Shares of Amazon.com Inc. (NASDAQ:AMZN) soared 18 percent in extended-hours trading Thursday after the e-commerce giant posted a surprise quarterly profit. Sales soared 20 percent from a year ago, driven by strength in North America, its largest market.
The stock soared just over 18.5 percent to as high as $572.99 in after-hours trading.
Amazon has a long history of lacking profitability, but investors continue to back the company as it sacrifices profits for rapid sales growth. Sales in North America grew 26 percent to $13.8 billion last quarter, up from $11 billion during the same period a year ago.
Amazon closed Thursday’s U.S. trading session with a market value of $227 billion. The Seattle company is currently the No. 2 performer in the Nasdaq 100 so far this year, gaining nearly 60 percent. It is just behind movie-streaming service Netflix Inc. (NASDAQ:NFLX), which has rallied more than 100 percent since January on strong subscriber growth.
For the January-March quarter, Amazon reported a fiscal second-quarter profit of $92 million, or earnings per share of 19 cents, on revenue of $23.18 billion, compared with a loss of $126 million, or 27 cents per share, on revenue of $19.3 billion a year ago.
Wall Street had projected Amazon to report a fiscal second-quarter loss of $47.49 million, or earnings per share of 12 cents, on revenue of $22.4 billion, said analysts polled by Thomson Reuters.
In April, the e-commerce giant finally revealed sales figures for its cloud computing unit, Amazon Web Services, for the first time in a decade, offering insight into the company's core domestic operations. CEO Jeff Bezos called it a “$5 billion business” that is growing fast.
For the quarter ended June 30, the e-commerce company said its cloud business generated revenue of $1.8 billion, up from $1 billion last year.
Analysts also hope to glean a clear picture into how last week's Amazon Prime Day sale -- the one-day sale celebrating the company’s 20th anniversary -- boosted revenue in the current quarter. Sales exceeded its biggest Black Friday ever, as global order growth leaped 266 percent over the same day last year, and 18 percent more than Black Friday 2014, the company said last week. [Black Friday is the day after Thanksgiving, when early Christmas sales push many retailers into profitability for the year.]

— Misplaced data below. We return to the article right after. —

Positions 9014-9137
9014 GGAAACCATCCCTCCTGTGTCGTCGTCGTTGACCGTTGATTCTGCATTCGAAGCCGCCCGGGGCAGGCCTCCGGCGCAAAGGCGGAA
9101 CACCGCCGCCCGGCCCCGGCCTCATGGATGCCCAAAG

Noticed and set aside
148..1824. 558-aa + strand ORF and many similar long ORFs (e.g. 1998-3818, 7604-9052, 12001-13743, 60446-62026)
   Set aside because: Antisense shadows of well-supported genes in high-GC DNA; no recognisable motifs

Wall Street estimates the sale added 2 percent to unit growth for the current quarter, Gene Munster, an analyst at Piper Jaffray, said in a research note July 16.
"We continue to view Prime as one of the most important drivers of growth for Amazon and believe that this campaign will only strengthen its perceived value among consumers," Jaffray said.
Ahead of the earnings announcement, Munster gave Amazon an Overweight rating Monday with a 12-month price target of $520.
The stock has already gained 11 percent in July.
The e-commerce giant announced in May its Amazon Prime Now service is offering one-hour delivery from local stores in Manhattan, including groceries, meals and baked goods, through the Amazon Prime Now app. Although the world’s largest retailer, Wal-Mart Stores Inc. (NYSE:WMT), has improved its e-commerce platform, that improvement comes with lower margins, price competition and higher shipping costs, making it more difficult for the retailer to take on its biggest rival, Amazon.
Wal-Mart announced in May that it’s testing a free shipping service this summer in a move to take on Amazon Prime. The service will cost $50 per year and deliver products within three days or less. Amazon Prime, by comparison, costs an annual $99 and promises deliveries in two days or less.
Although Wal-Mart’s service will be cheaper, it’s missing a key feature that draws consumers to Amazon Prime: video streaming.